"Quite, Knight Kenobi." Qui-Gon's eyes sparkled with delight. "And a vergence qualifies."

Obi-Wan hated to bring up their mission cover, but Qui-Gon needed the information. "Vina told me an interesting story the other day. It would seem the locals believe their personal relationships, marriages and such, directly affect the way their crops grow."

A thoughtful look crossed Qui-Gon's face. "Fascinating. Perhaps there's a symbiosis between the people here and the planet that's far more in tune than most other places."

"I can't tell if the people here are Force-sensitive or not," admitted Obi-Wan.

"Honestly, I can't either," said Qui-Gon. At Obi-Wan's surprised glance, he added, "It's not because of my shields. They don't feel like nulls, but they don't feel like Force-sensitives, either."


"More weird Force shit?" supplied Qui-Gon with a smile.

"I think that'll be the title of my mission report," said Obi-Wan, earning him laughter from his partner.


The sun had reached its apex when Qui-Gon suggested they sit. Obi-Wan opened his mouth to protest, only to be interrupted by his growling stomach. "Okay, we'll sit," he muttered, sprawling on a patch of soft moss and letting his bag slide off his shoulder.

"Here." Qui-Gon offered him a fabric-wrapped package from his own bag. "For my poor sick husband."

Obi-Wan untied the knotted corners and peeled back the thin fabric to find slices of buttered bread and root vegetables. "How much farther to the river?" he asked as he folded a slice of bread in half.

Balancing his own meal on his knee, Qui-Gon fished the journal out of his bag and flipped through a few pages. "According to this, we should be almost there. Another kilometre, maybe?"

They ate in companionable silence for a few minutes. Obi-Wan tilted his face up, enjoying the warmth of the sun on his skin and the sound of water bubbling over the rocks.


"Hmm?" Obi-Wan glanced at the other man to find him sitting crosslegged, staring at the water with an air of deep unease.

"I need to ask you something." Qui-Gon's throat bobbed as he swallowed. "I sent you a letter. After Naboo, after they'd tossed you out into the galaxy."

Every muscle in Obi-Wan's body stilled. He had wondered if Qui-Gon would ever gather himself up to ask.

"It was silly to send an actual flimsi letter, it might not have even made it to you, but—"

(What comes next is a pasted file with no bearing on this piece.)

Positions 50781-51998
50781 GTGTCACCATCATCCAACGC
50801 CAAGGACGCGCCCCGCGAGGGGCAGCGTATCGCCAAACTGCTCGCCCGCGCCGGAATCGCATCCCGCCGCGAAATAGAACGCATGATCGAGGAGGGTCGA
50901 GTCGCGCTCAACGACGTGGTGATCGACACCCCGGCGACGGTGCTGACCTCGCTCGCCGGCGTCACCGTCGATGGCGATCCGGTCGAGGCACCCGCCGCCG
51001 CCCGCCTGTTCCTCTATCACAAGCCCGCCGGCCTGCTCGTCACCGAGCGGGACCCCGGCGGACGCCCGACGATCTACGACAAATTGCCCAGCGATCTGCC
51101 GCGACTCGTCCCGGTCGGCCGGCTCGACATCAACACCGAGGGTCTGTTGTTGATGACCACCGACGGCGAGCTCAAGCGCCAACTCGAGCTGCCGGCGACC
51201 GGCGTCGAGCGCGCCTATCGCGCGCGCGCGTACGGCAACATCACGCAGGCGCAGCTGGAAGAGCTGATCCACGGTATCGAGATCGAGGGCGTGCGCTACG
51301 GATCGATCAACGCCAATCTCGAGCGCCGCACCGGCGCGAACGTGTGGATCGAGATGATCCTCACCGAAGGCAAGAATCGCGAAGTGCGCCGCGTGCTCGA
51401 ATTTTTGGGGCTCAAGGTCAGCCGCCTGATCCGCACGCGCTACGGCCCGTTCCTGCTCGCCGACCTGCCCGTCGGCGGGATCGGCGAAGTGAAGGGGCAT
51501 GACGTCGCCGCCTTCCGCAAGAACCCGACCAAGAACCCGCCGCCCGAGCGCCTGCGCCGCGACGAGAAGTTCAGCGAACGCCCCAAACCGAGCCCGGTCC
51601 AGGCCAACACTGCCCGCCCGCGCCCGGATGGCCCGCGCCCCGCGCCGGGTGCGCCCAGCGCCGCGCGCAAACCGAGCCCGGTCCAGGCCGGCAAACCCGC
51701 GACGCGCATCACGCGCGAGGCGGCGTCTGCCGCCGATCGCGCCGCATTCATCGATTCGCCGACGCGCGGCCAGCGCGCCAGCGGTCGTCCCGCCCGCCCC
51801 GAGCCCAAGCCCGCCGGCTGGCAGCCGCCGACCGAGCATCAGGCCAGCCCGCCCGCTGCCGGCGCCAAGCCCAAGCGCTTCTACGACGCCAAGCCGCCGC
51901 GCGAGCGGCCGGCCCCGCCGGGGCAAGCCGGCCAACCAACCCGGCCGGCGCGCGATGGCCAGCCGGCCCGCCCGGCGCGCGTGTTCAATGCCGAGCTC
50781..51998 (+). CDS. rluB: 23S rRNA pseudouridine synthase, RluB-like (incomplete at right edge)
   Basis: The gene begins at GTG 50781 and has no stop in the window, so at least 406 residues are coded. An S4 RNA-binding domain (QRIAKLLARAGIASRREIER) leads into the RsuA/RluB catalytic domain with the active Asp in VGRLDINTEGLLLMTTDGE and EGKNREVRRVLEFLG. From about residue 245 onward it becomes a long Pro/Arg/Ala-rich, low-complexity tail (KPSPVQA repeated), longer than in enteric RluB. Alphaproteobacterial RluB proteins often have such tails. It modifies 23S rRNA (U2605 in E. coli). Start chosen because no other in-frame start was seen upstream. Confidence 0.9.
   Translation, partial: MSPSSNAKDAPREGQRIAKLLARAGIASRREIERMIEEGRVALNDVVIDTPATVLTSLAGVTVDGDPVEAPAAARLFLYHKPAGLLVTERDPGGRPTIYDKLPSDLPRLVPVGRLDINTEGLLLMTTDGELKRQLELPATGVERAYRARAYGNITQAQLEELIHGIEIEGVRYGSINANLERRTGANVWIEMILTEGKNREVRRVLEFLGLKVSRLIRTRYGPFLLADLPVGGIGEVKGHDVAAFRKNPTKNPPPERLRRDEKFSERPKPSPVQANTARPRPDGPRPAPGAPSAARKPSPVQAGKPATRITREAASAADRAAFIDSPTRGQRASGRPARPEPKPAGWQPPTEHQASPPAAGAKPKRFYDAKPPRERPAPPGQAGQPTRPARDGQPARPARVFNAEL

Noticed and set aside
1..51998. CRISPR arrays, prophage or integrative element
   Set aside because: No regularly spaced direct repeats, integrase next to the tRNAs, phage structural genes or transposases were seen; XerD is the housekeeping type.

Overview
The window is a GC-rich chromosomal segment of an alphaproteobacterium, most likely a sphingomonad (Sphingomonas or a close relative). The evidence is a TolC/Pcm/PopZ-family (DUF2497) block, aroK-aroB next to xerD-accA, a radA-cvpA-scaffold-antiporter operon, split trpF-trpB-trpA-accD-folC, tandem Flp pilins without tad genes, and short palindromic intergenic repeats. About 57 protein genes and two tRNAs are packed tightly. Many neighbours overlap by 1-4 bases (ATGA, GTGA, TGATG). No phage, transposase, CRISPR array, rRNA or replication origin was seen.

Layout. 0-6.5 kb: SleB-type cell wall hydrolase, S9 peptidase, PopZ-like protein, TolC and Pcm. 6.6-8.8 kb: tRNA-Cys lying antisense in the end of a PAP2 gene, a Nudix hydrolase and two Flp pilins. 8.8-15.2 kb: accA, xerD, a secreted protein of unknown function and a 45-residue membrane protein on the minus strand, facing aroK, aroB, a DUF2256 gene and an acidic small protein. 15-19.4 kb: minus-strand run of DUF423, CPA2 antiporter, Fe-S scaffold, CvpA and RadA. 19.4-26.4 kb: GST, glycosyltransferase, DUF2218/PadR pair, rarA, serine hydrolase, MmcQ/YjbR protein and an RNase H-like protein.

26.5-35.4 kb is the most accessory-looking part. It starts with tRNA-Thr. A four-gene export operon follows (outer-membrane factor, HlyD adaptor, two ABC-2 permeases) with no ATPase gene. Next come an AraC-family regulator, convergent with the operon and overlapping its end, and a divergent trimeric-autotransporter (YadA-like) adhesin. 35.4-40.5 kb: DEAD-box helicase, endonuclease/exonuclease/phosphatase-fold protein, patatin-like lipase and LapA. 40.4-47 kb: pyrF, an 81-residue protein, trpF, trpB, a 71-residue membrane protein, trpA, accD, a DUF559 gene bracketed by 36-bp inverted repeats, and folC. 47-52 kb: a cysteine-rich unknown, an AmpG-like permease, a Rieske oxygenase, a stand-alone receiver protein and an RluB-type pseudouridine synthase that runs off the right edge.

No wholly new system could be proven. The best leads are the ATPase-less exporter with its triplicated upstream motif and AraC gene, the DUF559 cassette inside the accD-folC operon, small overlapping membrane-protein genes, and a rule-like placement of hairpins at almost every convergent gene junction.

With a light touch on Qui-Gon's knee, Obi-Wan stopped him. Digging to the bottom of his bag, past the hat and extra clothing and flashlight, Obi-Wan retrieved the worn envelope. He held it in his hands like a precious treasure. "Yes, I got it," he said softly.

Qui-Gon's voice was barely a whisper. "And?"

"I didn't open it." He turned the letter over and over in his hands, mimicking the countless hours spent wondering at the contents. The flimsi was battered, but the seal held tight.

"But you kept it."

Obi-Wan nodded. "I kept it, but I didn't open it," he said, "because I want to know what you have to say." He deliberately turned to Qui-Gon and held out the flimsi. When Qui-Gon twisted his body towards him, Obi-Wan gazed at him intently. "Whatever this says, Qui, I want you to say to me. Face to face."

Qui-Gon's hands shook minutely as he took the letter. "I don't know if I can do that yet."

Obi-Wan had never before heard his former Master sound afraid in the light of day. Without a curtain of hair to conceal his profile, Qui-Gon's bowed head and downturned mouth were plain. The sight hurt Obi-Wan's heart.

Recklessly uncaring of the consequences, Obi-Wan leaned in and laid a tiny kiss on Qui-Gon's cheek. The miserable countenance of the other man turned to surprise. "I'll wait, for as long as it takes," Obi-Wan told him, settling back down to finish his meal and pointedly looking out at the stream in an effort to ignore the blush rising on his cheeks.


The stream made a sharp turn and the forest gave way to a wide riverbank covered in tall grass with fluffy seed heads. The big river, as the villagers called it, spanned only about fifty metres and appeared to have a slow, lazy current. On the opposite bank, however, there were no trees; a sea of grass waved in the gentle breeze, marred only by a low cluster of boulders too far away for Obi-Wan to see detail.

Next to him, Qui-Gon grunted in surprise. "What is it?" asked Obi-Wan.

"The Force," replied Qui-Gon faintly. "I can hear it, even through my shields."